Saxpet

Xaphoon pocket sax simon jepps tutorial
Saxpet ~ Saxophone, Clarinet & Trumpet
Subconsciously, whilst I will always refer to the Xaphoon as the Pocket Sax, it has always been in my heart to call it my “Saxpet”.

This is not merely because it feels like a mutually adoring “pet”, but in a technical sense also.

Brian Wittman, the instrument’s inventor, describes the Xaphoon as a combination of, or more accurately the middle ground between, the Saxophone and the Clarinet.

Yet whence having played the instrument at volume in an orchestral Jazz setting, in particularly the hard and indestructible resin model, you feel it to absorb and harness the strong energy of the brass instruments being played.

Indeed to say, the Trumpet.

The PS has a short bore, it is only about a foot long and whence played with a 3+ strength Reed, its tonal resonance and character of voice at high volumes may often prove reflective to that of a Trumpet.

Whilst not exactly the sound of a Trumpet, since it is a Sax, when played with energy at volume, certain factors of its construction in some respects may lend to a “brassing” of its voice.

By adjusting one’s embouchure, this phenomena can either be smoothed out or indeed enhanced, allowing the player to express more reflectively, if desired, with any brass instruments in a group.

In fact, whence the player wills it, the Pocket Sax and Trumpet will speak to each other, as if they were good friends, reminiscing on shared memories.

It’s a Saxophone, yet a Clarinet… yet a Trumpet.

Yes, it is true. For all these incredibly different expressive qualities are all found right under your very nose. They are… your lips.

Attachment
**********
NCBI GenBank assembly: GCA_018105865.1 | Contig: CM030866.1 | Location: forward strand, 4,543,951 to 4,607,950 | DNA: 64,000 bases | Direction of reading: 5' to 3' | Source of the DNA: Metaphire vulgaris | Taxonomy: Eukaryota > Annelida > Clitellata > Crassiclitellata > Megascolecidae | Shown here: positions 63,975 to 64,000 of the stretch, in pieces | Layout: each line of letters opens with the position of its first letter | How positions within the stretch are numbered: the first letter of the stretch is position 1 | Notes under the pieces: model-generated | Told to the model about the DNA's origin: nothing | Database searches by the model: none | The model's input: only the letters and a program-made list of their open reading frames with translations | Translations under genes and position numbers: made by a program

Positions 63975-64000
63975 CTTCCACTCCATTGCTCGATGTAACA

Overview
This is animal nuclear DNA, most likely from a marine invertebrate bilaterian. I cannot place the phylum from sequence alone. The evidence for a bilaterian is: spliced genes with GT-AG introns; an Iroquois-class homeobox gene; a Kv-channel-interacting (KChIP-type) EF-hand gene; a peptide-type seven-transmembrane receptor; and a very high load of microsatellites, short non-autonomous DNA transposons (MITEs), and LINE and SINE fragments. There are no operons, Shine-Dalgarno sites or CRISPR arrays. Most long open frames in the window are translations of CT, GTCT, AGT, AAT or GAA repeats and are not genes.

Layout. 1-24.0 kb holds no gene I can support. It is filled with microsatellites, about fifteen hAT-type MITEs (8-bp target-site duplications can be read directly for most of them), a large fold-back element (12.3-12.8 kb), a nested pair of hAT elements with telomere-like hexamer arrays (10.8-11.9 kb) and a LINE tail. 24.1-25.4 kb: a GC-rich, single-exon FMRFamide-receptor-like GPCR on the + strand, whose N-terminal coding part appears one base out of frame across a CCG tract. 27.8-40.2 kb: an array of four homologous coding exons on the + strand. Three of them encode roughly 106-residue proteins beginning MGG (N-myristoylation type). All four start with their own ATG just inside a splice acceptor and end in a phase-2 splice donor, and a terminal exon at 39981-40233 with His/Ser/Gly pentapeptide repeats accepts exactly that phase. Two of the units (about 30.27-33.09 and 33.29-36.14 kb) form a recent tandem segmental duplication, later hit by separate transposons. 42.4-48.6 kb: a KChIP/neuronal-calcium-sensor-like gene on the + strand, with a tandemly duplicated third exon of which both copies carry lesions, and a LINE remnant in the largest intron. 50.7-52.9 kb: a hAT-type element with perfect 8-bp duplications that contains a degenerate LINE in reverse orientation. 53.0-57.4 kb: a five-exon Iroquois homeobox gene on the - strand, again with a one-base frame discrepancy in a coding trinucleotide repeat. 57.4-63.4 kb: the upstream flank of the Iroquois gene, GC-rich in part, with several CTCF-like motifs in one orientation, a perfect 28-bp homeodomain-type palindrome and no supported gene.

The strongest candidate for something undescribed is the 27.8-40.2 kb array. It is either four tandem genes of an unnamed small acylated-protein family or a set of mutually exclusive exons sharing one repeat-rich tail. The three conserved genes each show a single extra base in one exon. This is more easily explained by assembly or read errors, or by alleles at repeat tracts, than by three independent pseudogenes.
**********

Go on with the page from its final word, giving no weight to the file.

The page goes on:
Indeed, as I have mentioned previously in my Je.p.ps blog, the Xaphoon has its own uniquely individual, yet openly expressive personality.

The instrument is exceptionally sensitive to one’s own embouchure and style of play, so much so in fact, that the Xaphoon in a professional’s hands can adapt to most if not any musical setting.

When playing Jazz & Blues on a Pocket Sax, it is thus important to recognise the instrument’s diversity of performance and to try and harness its many colours of positive vocal expression.

It really is quite amazing how this little instrument continually presents new and fascinating possibilities at every style. So miraculous in fact, you could also describe it as a Tardis.

Whether you desire the deep and mellow brush strokes of its grander brother Sax, or the fruity grind of its cousin the Trumpet, all it asks of you is to learn its mantra.

One of the many delights about Xaphoon is the seemingly miraculous way it subtly conveys every good spirit of all cultural harmony in song.

Whether that be European, Asian, Persian, American, Indian… it’s all there, in its own good way.

Finally yet, another instrument that comes to mind, is thence the Oboe.

Whilst not officially acknowledged as relatable, the Oboe is in fact somewhat similar by trait, to an Armenian Duduk… and an Armenian Duduk is somewhat similar, although more classically profound, by trait to the Xaphoon.

Therefore as I hope to demonstrate in a future blog post, not too distant from today, whence the passion, dedication and mutual connection is found in the good Xaphoon, anything is possible.

Meanwhile… I’m sure if Miles Davis was here today, he’d welcome a true Pocket Saxophonist with open arms.

Give it some Sax… pet.

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